Swiss prosecutors said the requests were delivered Wednesday evening. The FIFA officials were arrested in May in Zurich in a corruption investigation of soccer's governing body.
The agreement with the U.S. government, five Gulf Coast states and more than 400 local governments comes five years after the Deepwater Horizon spill.
The economy keeps adding jobs at a steady pace, including 223,000 in June, but the Labor Department report for last month shows more people are also leaving the labor force and wages are not rising.
The Washington Navy Yard in southeast Washington, D.C., was the site of a September, 2013, shooting in which 12 people were killed and three injured.
Our searchable commencement app is now updated with the best speeches from 2014 and 2015.
It would appear people are dropping out of the American labor force in spite of new jobs created. More on that. Plus, as the U.S. announces plans to open a full embassy in Cuba, we look at the American rice industry, which is poised to benefit from more normalized relations, and ask how they’re preparing for changes ahead between the two countries. And with the Greek economy nearly immobilized by its debt, and Puerto Rico close to default, does the U.S. have lessons to learn from these situations? Marketplace's senior economics correspondent Chris Farrell weighs in.
At 31, Elizabeth Holmes is the youngest female, self-made, multi-billionaire in America, according to Forbes. The company Holmes created, Theranos, developed a home blood testing kit that could challenge the business model of medical labs.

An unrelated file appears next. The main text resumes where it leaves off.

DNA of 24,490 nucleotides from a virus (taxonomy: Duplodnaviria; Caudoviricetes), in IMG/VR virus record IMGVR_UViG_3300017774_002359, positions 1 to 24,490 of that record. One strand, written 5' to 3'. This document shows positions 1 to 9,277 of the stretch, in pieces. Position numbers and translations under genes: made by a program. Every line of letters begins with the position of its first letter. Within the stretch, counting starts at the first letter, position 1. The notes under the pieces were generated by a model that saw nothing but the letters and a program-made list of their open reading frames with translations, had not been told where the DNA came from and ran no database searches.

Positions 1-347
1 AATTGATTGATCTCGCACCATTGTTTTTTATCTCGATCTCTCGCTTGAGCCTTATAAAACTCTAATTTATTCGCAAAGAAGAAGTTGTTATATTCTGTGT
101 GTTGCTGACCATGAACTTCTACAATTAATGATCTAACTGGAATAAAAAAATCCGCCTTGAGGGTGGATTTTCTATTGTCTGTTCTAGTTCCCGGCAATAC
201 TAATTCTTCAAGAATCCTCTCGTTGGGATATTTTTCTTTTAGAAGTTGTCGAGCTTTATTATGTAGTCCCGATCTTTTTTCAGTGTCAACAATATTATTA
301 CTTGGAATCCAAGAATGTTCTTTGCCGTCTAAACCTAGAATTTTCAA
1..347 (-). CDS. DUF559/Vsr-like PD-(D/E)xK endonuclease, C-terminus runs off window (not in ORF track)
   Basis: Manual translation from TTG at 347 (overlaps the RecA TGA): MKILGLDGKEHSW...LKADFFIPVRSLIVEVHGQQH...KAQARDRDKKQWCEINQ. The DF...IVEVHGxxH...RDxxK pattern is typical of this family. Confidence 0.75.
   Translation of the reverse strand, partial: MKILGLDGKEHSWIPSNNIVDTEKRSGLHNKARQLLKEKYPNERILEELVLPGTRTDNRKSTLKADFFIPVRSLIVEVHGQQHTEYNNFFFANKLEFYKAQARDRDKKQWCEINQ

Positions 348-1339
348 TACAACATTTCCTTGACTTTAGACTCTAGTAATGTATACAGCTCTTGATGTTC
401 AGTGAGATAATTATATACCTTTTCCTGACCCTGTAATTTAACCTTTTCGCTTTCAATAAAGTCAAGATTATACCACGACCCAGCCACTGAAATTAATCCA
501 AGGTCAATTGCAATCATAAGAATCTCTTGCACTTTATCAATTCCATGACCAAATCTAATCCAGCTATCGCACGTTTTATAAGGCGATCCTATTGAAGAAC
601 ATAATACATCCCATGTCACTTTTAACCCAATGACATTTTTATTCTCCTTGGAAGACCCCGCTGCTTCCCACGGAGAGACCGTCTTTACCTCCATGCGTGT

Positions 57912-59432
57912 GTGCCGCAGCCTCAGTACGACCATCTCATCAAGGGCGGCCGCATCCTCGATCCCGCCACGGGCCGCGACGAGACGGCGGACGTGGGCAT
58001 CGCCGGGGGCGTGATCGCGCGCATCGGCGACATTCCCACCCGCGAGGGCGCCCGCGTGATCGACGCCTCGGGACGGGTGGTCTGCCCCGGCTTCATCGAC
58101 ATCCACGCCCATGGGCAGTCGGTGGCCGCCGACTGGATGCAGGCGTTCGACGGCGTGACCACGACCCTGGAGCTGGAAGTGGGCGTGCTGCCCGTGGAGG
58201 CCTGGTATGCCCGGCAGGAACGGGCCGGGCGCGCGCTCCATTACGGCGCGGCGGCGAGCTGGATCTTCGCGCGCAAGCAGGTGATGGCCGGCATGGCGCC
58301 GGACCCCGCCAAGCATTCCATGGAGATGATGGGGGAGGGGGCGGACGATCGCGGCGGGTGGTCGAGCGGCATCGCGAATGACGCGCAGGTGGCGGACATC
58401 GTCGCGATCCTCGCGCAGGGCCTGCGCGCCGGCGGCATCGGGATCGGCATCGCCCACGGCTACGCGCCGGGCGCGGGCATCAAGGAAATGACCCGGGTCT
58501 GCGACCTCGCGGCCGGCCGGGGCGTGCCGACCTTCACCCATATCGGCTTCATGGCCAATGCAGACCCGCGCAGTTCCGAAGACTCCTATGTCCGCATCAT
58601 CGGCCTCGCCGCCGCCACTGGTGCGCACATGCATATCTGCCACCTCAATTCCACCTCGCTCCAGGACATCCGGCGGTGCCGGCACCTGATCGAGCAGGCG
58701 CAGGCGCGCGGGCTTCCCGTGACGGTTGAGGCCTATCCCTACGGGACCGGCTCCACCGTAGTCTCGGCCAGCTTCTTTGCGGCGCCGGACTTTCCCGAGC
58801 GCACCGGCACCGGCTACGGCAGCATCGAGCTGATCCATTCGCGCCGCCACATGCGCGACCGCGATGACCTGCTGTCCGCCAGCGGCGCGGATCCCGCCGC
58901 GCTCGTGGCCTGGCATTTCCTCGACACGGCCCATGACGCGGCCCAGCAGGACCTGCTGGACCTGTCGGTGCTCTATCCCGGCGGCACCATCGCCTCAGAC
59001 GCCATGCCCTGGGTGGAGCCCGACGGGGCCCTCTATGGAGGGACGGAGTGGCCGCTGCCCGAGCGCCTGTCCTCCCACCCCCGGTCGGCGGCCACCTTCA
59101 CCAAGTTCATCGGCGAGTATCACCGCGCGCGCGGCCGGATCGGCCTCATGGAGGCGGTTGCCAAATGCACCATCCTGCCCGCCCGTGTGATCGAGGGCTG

This spring, she was invited by the White House to be a Presidential Ambassador for Global Entrepreneurship, where she’ll focus on attracting women to science, tech, engineering and math fields, as well as improving global public health.
Click the media player above to hear Elizabeth Holmes in conversation with Marketplace Morning Report host David Brancaccio.
In the midst of the current Greek financial crisis, some cryptocurrency enthusiasts have pointed to Bitcoin as the panacea for the country's financial woes. The price of the cryptocurrency has steadily risen as the Greek financial crisis has intensified. However, the question remains: can digital money give Greece an out? Spoiler alert: no.
Nathaniel Popper, author of the book, "Digital Gold: Bitcoin and the Inside Story of the Misfits and Millionaires trying to Reinvent Money," maintains Bitcoin will not save Greece because “at this point, I think Greek citizens are locked into their own system and the bad decisions people have made. I don't think there is an easy way out.”